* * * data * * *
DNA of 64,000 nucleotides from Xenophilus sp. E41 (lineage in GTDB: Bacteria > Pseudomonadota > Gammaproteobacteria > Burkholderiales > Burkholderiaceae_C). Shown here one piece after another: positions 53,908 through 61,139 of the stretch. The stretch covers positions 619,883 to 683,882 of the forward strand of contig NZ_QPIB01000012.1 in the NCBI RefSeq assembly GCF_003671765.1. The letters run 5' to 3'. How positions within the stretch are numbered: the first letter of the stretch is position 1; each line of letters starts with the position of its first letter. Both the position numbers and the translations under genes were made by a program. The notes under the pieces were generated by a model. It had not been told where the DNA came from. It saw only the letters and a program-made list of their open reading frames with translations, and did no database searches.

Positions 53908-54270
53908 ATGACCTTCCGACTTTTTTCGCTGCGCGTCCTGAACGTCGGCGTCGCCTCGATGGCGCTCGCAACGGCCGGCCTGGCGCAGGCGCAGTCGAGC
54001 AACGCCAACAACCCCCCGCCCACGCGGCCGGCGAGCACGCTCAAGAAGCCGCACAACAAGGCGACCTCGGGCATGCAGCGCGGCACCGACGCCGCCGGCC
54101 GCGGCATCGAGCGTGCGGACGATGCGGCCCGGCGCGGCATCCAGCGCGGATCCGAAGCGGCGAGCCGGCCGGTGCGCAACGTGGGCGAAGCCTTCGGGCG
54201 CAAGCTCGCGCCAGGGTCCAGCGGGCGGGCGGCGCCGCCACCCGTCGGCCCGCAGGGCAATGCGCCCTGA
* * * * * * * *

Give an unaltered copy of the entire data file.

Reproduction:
DNA of 64,000 nucleotides from Xenophilus sp. E41 (lineage in GTDB: Bacteria > Pseudomonadota > Gammaproteobacteria > Burkholderiales > Burkholderiaceae_C). Shown here one piece after another: positions 53,908 through 61,139 of the stretch. The stretch covers positions 619,883 to 683,882 of the forward strand of contig NZ_QPIB01000012.1 in the NCBI RefSeq assembly GCF_003671765.1. The letters run 5' to 3'. How positions within the stretch are numbered: the first letter of the stretch is position 1; each line of letters starts with the position of its first letter. Both the position numbers and the translations under genes were made by a program. The notes under the pieces were generated by a model. It had not been told where the DNA came from. It saw only the letters and a program-made list of their open reading frames with translations, and did no database searches.

Positions 53908-54270
53908 ATGACCTTCCGACTTTTTTCGCTGCGCGTCCTGAACGTCGGCGTCGCCTCGATGGCGCTCGCAACGGCCGGCCTGGCGCAGGCGCAGTCGAGC
54001 AACGCCAACAACCCCCCGCCCACGCGGCCGGCGAGCACGCTCAAGAAGCCGCACAACAAGGCGACCTCGGGCATGCAGCGCGGCACCGACGCCGCCGGCC
54101 GCGGCATCGAGCGTGCGGACGATGCGGCCCGGCGCGGCATCCAGCGCGGATCCGAAGCGGCGAGCCGGCCGGTGCGCAACGTGGGCGAAGCCTTCGGGCG
54201 CAAGCTCGCGCCAGGGTCCAGCGGGCGGGCGGCGCCGCCACCCGTCGGCCCGCAGGGCAATGCGCCCTGA